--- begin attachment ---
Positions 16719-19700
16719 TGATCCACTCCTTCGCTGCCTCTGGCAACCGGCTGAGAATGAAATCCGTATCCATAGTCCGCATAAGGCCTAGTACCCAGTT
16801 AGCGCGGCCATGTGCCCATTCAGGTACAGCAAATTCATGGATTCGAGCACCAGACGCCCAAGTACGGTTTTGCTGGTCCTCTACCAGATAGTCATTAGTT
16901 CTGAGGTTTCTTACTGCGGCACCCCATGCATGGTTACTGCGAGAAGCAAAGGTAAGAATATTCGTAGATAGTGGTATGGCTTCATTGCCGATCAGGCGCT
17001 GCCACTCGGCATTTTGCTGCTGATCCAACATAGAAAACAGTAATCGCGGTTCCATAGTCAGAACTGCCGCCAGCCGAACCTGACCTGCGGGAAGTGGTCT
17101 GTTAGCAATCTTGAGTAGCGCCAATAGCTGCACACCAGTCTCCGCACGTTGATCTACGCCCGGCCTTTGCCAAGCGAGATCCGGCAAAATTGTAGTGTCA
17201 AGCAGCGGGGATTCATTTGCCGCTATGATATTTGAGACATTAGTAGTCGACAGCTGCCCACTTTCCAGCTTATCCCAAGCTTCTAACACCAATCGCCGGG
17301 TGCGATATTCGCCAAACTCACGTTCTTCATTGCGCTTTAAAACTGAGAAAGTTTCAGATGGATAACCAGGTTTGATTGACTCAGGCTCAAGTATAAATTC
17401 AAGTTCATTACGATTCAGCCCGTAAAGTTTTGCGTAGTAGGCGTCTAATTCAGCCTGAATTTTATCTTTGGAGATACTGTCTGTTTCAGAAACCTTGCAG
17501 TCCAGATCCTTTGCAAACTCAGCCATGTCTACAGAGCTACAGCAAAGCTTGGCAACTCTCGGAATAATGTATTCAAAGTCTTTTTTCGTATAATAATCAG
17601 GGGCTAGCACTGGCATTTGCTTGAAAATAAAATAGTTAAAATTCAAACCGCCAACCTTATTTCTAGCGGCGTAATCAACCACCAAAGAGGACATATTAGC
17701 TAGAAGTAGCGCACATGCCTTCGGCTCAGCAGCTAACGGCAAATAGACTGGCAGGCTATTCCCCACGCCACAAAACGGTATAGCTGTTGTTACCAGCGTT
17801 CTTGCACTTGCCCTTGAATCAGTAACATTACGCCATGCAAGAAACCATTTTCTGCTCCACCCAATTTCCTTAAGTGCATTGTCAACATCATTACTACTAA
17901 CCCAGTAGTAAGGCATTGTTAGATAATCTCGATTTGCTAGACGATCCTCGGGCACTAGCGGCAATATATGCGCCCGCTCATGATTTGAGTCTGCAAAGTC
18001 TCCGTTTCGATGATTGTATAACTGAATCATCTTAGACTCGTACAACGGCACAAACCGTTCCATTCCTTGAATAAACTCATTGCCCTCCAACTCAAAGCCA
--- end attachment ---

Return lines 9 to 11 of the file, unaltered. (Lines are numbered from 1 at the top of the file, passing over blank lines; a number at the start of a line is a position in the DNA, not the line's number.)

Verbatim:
17401 AAGTTCATTACGATTCAGCCCGTAAAGTTTTGCGTAGTAGGCGTCTAATTCAGCCTGAATTTTATCTTTGGAGATACTGTCTGTTTCAGAAACCTTGCAG
17501 TCCAGATCCTTTGCAAACTCAGCCATGTCTACAGAGCTACAGCAAAGCTTGGCAACTCTCGGAATAATGTATTCAAAGTCTTTTTTCGTATAATAATCAG
17601 GGGCTAGCACTGGCATTTGCTTGAAAATAAAATAGTTAAAATTCAAACCGCCAACCTTATTTCTAGCGGCGTAATCAACCACCAAAGAGGACATATTAGC